Vast Majority of Under-35 Italians Now Oppose Mass Migration

TOPSHOT - Migrants wait to be rescued by the Aquarius rescue ship run by non-governmental organisations (NGO) 'SOS Mediterranee' and 'Medecins Sans Frontieres' (Doctors Without Borders) in the Mediterranean Sea, 30 nautic miles from the Libyan coast, on August 2, 2017. Italy on August 2, 2017 began enforcing a controversial …

A poll has revealed that 65 per cent of Italians under the age of 35 are against mass migration with some wanting to limit the number of migrants flowing into the country while others want the rate reduced to zero.

The poll, conducted by polling firm Ixè, shows that Italian youth are less and less positive about mass migration into the country with only 35 per cent saying they approved of it. Forty per cent of the respondents said that they wanted much stricter controls on migrant flows while 20 per cent claimed to want migration stopped entirely, La Stampa reports.

President of Ixè Roberto Weber said that the results in the older age groups are even more starkly against mass migration. “Among the older age groups these numbers increase, people tend to be even more distrustful towards foreigners,” he said.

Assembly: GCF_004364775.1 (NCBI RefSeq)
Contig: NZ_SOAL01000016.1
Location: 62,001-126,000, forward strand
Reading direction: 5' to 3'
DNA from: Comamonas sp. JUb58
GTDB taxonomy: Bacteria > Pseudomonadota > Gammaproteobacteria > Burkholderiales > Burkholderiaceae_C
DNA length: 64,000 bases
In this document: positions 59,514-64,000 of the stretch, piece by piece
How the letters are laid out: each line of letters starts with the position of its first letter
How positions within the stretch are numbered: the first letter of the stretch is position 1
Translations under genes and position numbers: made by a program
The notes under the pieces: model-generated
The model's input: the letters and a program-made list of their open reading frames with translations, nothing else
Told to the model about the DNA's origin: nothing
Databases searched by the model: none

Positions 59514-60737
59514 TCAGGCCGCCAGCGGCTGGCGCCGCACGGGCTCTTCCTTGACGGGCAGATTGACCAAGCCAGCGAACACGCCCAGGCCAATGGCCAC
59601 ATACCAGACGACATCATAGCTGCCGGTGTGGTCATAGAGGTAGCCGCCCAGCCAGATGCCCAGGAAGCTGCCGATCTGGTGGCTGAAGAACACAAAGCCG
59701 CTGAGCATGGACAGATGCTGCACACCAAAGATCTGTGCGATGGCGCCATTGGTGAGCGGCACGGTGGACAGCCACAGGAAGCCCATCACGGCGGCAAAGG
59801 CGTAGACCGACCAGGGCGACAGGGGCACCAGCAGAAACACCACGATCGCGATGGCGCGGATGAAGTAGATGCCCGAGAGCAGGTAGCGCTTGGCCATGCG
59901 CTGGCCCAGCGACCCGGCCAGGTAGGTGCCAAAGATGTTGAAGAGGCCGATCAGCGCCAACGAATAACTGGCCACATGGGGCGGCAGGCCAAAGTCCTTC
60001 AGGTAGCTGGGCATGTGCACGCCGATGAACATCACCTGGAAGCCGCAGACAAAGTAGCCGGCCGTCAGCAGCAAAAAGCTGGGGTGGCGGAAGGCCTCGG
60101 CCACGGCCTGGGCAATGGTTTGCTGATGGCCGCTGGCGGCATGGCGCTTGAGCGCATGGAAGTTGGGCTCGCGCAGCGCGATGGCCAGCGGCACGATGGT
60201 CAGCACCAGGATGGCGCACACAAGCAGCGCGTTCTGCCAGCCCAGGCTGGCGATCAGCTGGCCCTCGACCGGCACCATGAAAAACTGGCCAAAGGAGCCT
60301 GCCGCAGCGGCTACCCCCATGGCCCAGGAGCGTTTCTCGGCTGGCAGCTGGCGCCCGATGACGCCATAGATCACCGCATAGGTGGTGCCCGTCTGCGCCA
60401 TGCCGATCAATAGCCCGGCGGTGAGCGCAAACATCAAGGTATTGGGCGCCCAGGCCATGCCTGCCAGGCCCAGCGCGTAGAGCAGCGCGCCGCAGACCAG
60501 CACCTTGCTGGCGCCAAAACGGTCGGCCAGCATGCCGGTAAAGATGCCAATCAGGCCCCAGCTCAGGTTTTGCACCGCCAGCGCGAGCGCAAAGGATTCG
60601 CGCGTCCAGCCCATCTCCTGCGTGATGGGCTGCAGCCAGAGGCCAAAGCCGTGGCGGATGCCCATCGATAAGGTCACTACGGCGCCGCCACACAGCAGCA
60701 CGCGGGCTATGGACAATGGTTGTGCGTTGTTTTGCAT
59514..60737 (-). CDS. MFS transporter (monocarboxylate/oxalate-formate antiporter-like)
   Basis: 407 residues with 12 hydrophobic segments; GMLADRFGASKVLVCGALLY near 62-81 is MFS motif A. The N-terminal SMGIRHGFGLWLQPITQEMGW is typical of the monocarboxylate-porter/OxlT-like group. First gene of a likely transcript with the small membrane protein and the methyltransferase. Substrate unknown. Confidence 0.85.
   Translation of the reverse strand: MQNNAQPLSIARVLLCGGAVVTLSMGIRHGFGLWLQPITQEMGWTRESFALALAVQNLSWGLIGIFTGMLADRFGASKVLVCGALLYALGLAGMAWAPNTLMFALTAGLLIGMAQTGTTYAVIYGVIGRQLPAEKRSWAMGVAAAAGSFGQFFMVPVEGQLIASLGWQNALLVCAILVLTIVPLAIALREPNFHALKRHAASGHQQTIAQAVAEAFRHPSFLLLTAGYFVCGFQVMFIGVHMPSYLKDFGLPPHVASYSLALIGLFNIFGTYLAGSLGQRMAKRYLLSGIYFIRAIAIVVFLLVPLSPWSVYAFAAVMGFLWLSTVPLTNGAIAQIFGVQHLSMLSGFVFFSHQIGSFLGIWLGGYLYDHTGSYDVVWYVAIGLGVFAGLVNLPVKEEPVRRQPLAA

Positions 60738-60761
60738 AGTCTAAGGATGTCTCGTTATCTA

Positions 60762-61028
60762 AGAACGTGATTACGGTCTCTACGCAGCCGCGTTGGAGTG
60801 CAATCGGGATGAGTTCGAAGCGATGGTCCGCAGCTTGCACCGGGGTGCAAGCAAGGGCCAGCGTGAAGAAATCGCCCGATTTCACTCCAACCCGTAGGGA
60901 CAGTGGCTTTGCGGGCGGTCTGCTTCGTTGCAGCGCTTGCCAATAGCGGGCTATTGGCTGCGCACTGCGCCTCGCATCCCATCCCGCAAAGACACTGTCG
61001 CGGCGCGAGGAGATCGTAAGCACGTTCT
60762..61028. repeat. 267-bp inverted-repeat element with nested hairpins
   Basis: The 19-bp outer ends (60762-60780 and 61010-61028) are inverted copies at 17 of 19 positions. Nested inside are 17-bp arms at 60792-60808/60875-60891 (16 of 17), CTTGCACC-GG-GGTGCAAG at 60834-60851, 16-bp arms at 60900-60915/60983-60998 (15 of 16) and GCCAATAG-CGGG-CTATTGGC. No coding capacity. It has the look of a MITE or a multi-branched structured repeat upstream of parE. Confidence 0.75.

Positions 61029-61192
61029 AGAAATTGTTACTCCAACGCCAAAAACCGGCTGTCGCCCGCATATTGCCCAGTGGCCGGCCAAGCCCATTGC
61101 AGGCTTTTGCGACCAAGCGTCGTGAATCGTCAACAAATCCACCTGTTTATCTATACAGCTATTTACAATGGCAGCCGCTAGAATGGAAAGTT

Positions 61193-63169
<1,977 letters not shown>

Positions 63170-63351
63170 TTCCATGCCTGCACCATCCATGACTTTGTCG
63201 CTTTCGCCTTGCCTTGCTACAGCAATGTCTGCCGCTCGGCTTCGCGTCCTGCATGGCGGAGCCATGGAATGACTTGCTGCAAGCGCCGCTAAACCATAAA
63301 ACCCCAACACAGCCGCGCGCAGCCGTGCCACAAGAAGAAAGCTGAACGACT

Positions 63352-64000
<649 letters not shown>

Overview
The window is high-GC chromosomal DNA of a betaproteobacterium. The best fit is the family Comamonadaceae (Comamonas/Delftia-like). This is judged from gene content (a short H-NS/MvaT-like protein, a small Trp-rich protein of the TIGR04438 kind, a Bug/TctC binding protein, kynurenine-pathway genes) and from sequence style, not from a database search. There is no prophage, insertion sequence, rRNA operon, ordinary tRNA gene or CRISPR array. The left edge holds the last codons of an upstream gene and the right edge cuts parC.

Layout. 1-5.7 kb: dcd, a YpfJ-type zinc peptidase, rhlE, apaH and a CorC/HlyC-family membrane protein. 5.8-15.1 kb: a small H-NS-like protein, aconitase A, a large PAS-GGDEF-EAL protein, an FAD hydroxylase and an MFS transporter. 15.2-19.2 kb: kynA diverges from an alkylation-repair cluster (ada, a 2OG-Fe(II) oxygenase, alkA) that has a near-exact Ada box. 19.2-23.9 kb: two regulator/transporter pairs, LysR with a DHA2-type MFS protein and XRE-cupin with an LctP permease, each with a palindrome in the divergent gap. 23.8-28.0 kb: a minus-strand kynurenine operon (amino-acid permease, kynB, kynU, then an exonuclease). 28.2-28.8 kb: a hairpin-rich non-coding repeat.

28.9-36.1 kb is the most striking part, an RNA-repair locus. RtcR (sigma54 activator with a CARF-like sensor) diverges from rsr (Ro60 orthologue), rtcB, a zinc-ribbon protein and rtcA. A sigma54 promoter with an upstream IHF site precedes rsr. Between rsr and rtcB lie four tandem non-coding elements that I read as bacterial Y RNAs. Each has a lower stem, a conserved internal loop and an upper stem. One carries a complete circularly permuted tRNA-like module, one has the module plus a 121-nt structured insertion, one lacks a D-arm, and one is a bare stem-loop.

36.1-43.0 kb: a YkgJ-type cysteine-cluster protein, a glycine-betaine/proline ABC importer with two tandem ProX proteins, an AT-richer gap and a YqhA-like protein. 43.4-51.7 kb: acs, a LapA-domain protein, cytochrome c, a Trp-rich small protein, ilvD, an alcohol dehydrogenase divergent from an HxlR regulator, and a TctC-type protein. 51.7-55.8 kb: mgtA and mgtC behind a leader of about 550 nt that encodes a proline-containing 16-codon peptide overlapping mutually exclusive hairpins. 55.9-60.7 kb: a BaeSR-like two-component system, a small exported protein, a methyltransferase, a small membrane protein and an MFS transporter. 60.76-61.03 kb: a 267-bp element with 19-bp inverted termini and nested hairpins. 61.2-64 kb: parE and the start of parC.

Weber added that traditional centre-left voters were also becoming more and more sceptical of mass migration and said that the current rhetoric from former Prime Minister Silvio Berlusconi is tapping into that scepticism.

Berlusconi announced this week that he would look to deport some 600,000 illegal migrants from the country if his party is elected to office next month. The former Prime Minister’s coalition partner and Lega party leader Matteo Salvini, has also promised to deport at least 500,000 illegal immigrants and secure the country’s northern and southern borders.

Antonio Noto, of rival polling firm IPR, said that he did not think the recent murder of 18-year-old Pamela Mastropietro, who was killed and her body chopped into pieces by a Nigerian migrant drug dealer, would have a large impact on the election next month.

Noto said that immigration was a problem affecting every region in Italy, whereas in the past many Italian voters identified with issues affecting the more prosperous north or the rural and less industrial south.

While the number of incoming migrants substantially decreased in 2017, recent figures show that migration from North Africa to Italy is rapidly on the rise since the start of the year.

 Follow Chris Tomlinson on Twitter at @TomlinsonCJ or email at ctomlinson(at) 


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